Have you ever thought of just leaving your present life and creating a whole new identity? I have to admit, in my younger years, I felt like escaping but this was when times were quite tough. I longed for something fresh but I would have told my immediate family so I guess that is not the same thing plus I love my name too much. Others have actually done this like William Desmond Taylor-Silent film director, lothario, and still unsolved murder victim and Olivia Newton John's one-time a-hole fiance. Who do you think killed Mr. Taylor, Joel? This would make a great film (unless one was already done and not in ABC TV movie style starring Charlene Tilton). There are plenty of films that have used this ploy and I will be interested what Wandering Through The Stars will choose, plus her other followers, so, without further adieu, here are my 3...
1. BEGGARS OF LIFE-1928
I would love to see this late silent film version again(came out the year of my mom's birth) starring the beguiling Louise Brooks (she had led quite the life and anyone who loves a good biography should read Barry Paris's book on her plus her own book called "Lulu in Hollywood". She was very intelligent, rebellious and an accomplished writer). She plays a hapless girl who accidentally, kills her abusive step dad before a vagabond, played by Richard Arlen, happens upon the scene. To help her out, she dresses as a boy and they go off together hopping freight trains. They meet one of the kings of the vagabonds, Wallace Beery and become friends. All hell breaks loose when her fake identity is uncovered and some baddies want more from her plus the police have not given up on the chase. This is one of her best films certainly from Hollywood and the train scene is excellent.
2. THE LADY EVE-1941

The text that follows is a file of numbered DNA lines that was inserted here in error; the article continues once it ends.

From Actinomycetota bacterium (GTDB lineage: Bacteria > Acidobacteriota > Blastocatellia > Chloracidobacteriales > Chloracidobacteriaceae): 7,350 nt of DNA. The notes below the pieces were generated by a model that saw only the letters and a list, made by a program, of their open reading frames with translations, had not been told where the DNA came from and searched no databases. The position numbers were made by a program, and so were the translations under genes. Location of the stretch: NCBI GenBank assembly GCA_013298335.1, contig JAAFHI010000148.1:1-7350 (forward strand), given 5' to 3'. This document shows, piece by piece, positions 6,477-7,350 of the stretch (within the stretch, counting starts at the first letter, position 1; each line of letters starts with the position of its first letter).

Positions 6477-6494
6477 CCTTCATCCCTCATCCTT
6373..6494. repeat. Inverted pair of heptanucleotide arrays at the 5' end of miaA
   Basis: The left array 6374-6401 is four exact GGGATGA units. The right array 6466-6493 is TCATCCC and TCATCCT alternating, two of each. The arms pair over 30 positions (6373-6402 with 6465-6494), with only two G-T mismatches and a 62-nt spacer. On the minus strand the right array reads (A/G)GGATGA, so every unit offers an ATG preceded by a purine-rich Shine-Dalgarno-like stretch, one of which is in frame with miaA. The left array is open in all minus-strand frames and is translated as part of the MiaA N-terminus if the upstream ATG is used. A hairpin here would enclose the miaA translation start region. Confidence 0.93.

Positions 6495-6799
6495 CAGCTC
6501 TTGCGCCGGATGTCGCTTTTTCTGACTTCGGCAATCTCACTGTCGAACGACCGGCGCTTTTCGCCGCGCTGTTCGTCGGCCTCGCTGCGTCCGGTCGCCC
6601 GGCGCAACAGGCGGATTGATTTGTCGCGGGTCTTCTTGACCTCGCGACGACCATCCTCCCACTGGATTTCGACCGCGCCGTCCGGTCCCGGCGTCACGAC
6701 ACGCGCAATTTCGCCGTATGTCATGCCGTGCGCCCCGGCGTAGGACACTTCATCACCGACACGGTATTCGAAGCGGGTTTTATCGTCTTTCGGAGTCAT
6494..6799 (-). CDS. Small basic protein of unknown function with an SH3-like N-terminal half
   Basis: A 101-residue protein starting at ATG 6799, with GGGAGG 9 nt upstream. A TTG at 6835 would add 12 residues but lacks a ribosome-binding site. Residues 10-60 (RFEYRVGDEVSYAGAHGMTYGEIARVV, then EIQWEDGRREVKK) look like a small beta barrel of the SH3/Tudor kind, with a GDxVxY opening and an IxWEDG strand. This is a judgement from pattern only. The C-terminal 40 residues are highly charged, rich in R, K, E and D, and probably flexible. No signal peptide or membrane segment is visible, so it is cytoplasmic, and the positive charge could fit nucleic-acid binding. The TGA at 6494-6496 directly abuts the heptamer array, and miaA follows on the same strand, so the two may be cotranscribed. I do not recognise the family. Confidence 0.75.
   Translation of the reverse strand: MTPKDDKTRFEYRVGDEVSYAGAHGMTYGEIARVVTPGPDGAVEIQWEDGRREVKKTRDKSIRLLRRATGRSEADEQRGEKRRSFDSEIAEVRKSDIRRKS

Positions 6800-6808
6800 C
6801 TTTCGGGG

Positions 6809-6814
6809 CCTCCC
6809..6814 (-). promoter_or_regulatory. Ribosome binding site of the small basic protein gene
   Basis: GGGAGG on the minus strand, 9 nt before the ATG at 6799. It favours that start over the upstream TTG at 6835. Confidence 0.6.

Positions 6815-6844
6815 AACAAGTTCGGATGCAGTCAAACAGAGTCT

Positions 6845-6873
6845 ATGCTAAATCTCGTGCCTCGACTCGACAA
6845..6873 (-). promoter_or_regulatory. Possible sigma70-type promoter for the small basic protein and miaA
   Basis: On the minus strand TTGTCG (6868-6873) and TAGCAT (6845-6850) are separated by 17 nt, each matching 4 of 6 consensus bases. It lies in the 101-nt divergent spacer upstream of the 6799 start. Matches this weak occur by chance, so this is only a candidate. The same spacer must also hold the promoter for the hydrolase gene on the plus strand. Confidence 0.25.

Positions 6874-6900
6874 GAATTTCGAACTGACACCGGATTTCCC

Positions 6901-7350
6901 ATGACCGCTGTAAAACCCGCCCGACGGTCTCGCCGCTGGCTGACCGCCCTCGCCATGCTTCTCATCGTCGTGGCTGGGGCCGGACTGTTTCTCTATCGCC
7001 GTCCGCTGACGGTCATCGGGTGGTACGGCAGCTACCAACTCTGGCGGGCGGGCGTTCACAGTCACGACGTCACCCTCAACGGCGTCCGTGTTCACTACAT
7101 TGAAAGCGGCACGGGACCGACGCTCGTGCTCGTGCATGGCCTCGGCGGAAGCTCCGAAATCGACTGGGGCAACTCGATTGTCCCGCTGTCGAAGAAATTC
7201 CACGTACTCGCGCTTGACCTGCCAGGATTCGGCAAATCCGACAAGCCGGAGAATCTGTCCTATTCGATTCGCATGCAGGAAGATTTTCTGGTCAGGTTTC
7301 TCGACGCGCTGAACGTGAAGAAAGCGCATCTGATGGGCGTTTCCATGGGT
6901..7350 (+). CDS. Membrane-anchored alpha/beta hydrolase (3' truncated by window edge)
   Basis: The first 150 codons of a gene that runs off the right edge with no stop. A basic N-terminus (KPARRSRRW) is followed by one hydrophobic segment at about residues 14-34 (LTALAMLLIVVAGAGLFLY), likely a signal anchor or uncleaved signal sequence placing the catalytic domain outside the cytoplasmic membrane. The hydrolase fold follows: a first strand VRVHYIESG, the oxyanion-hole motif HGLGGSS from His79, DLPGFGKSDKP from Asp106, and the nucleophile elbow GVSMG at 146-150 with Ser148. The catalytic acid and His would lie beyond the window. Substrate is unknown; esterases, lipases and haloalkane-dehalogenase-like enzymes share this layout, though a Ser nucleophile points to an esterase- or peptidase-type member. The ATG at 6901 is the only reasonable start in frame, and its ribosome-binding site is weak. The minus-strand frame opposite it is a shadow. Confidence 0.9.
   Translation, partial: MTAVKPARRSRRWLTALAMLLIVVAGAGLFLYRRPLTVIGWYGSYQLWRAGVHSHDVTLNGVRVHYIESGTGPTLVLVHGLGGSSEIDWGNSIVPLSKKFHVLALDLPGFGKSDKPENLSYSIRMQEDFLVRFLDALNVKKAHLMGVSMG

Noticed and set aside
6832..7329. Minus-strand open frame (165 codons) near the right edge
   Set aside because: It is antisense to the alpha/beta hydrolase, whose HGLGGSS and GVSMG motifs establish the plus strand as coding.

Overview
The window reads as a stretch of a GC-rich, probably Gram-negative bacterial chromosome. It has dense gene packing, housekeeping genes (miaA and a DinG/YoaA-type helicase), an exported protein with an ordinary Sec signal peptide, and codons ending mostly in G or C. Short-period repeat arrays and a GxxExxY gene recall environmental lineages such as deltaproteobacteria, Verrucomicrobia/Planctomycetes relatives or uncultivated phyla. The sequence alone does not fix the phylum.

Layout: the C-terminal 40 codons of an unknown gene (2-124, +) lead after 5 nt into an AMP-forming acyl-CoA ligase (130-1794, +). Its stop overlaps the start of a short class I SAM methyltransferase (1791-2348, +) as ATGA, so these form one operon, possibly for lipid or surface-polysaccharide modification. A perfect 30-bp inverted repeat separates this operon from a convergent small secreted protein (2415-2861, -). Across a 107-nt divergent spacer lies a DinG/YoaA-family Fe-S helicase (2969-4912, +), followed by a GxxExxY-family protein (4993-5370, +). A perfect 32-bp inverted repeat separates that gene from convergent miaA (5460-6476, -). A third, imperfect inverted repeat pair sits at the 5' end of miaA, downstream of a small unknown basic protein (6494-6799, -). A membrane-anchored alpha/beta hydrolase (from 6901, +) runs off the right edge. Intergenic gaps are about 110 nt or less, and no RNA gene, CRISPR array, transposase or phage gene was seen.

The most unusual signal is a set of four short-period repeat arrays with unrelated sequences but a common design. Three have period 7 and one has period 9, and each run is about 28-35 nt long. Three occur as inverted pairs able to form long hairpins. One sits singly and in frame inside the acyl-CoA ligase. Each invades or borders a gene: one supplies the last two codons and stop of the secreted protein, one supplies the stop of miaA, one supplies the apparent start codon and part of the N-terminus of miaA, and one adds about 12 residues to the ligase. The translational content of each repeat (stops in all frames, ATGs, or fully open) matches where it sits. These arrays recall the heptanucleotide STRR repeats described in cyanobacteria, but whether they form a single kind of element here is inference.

Henry Fonda plays a young man who was studying snakes in the Amazon for a year who also happens to be the heir of a brewery company. He is on a ship and so is Eve with her father and his partner. They are con artists who bilk many men out of their millions before taking off for their next mark. What she doesn't expect is to fall in love with the hapless oaf only to be spurned when he realizes the truth. Now she is pissed...er bothered...no, pissed is better, that he left her so she decides to get even and shows up at the oaf's family home as someone completely different although she wears no disguise. At first he is appalled that no one believes him but he finally just thinks it is a strange coincidence. Oh how I love a screwball comedy and Fonda never looked more handsome and Stanwyck never more stunning. A great Preston Sturges comedy.
3. THE MAJOR & THE MINOR-1942
I used this film before, I know, but, considering all the hoopla over what is right and not right, I thought this would be a perfect film that was even considered a bit ewwwww even in its day. I enjoy this Billy Wilder film( he loved to bend the rules) and find it very funny even with the underlying ickiness. Ginger Rogers is a full bodied woman who needs to get back home but when the train fare is too expensive, she devises a way to get on the train.... play a 12 yr old and get on for half fare. She does just this but when the conductor catches her smoking she dashing into a booth of one good looking teacher/soldier, Ray Milland. He thinks she is only 12 and she ends up at his dad's military academy where she is the toast of the town with all the horned up boys. The only one she can't fool is Milland's fiance's sister who is also 12 and knows she is not a youngin'. Of course it is a farce and we know that he will end up with Ginger but how will it all work. This film is very funny and Ginger Rogers plays it to the hilt as the kid. It's an excellent farce. Her mother in the film is also Ginger Roger's mother in real life and the 2 were inseparable.
So, which 3 would you choose?
If I watched and studied Beggars of Life in my college film course, I don't remember it. I do remember Louse Brookes and Wallace Beery. Some of those stunts around moving trains look mighty dangerous. As you well know, in the silent era much pain was endured and great risk taken for the sake of realism in the movie making business.
I also don't remember watching The Lady Eve, probably because I wasn't enamored of Barbara Stanwyck like I was many other actresses. However I very much enjoyed Barbara as "Julia" aboard the sinking Titanic. It was strange to see Henry (GAF View-Master pitchman) Fonda playing a meek, unwitting character in the trailer for The Lady Eve. Of course, you have the unmistakable voice and attitude of William Demarest as Muggsy, who became Uncle Charley on My Three Sons.
I also wasn't very fond of Ginger Rogers, and that explains why I never saw The Major and the Minor. You know that I did like Ray Milland, the actor you say you'd like to slap, smack and strangle for some reason. I remember and liked one of the film's other players, Diana Lynn, in her roles in the Martin & Lewis films My Friend Irma and You're Never Too Young.